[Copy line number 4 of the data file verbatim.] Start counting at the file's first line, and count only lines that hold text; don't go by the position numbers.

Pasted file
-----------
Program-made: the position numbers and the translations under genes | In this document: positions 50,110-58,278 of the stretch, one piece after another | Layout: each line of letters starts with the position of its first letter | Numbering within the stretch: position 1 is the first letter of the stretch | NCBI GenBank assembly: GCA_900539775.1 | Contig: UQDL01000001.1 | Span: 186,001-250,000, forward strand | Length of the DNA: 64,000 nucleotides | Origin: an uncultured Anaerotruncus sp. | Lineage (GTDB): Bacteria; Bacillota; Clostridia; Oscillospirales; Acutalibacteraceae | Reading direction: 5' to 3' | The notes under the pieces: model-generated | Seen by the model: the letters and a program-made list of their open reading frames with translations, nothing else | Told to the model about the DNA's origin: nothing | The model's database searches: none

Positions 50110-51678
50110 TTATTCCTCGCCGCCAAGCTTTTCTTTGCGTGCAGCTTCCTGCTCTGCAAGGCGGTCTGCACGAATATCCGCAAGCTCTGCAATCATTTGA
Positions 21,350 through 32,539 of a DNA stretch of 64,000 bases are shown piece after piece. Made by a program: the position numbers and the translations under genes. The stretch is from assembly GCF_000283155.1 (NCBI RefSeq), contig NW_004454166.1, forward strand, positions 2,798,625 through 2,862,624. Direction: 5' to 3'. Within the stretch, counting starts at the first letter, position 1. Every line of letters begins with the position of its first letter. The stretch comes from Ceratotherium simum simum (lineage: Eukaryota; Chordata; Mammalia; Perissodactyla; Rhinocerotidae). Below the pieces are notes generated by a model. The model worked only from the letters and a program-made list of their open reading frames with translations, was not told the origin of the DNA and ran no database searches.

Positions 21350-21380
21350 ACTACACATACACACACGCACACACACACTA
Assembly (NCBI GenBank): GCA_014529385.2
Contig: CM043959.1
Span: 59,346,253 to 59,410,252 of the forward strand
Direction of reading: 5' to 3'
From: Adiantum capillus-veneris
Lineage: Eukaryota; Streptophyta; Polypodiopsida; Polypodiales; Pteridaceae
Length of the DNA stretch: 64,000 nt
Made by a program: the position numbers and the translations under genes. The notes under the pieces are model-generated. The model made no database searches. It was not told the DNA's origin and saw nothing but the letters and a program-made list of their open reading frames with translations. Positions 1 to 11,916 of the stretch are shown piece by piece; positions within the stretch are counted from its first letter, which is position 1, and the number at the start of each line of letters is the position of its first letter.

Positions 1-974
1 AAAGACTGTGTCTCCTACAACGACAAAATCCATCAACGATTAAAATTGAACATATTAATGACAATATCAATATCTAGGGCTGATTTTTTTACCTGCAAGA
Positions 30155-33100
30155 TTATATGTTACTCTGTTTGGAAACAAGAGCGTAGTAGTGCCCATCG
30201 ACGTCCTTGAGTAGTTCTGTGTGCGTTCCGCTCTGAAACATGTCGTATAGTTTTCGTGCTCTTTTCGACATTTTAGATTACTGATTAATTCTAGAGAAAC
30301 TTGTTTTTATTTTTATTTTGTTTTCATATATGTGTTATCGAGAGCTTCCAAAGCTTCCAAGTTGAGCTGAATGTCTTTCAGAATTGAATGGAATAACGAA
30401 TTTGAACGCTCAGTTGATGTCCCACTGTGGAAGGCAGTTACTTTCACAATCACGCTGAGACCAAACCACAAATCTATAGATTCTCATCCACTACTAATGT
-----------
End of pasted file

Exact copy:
Positions 21,350 through 32,539 of a DNA stretch of 64,000 bases are shown piece after piece. Made by a program: the position numbers and the translations under genes. The stretch is from assembly GCF_000283155.1 (NCBI RefSeq), contig NW_004454166.1, forward strand, positions 2,798,625 through 2,862,624. Direction: 5' to 3'. Within the stretch, counting starts at the first letter, position 1. Every line of letters begins with the position of its first letter. The stretch comes from Ceratotherium simum simum (lineage: Eukaryota; Chordata; Mammalia; Perissodactyla; Rhinocerotidae). Below the pieces are notes generated by a model. The model worked only from the letters and a program-made list of their open reading frames with translations, was not told the origin of the DNA and ran no database searches.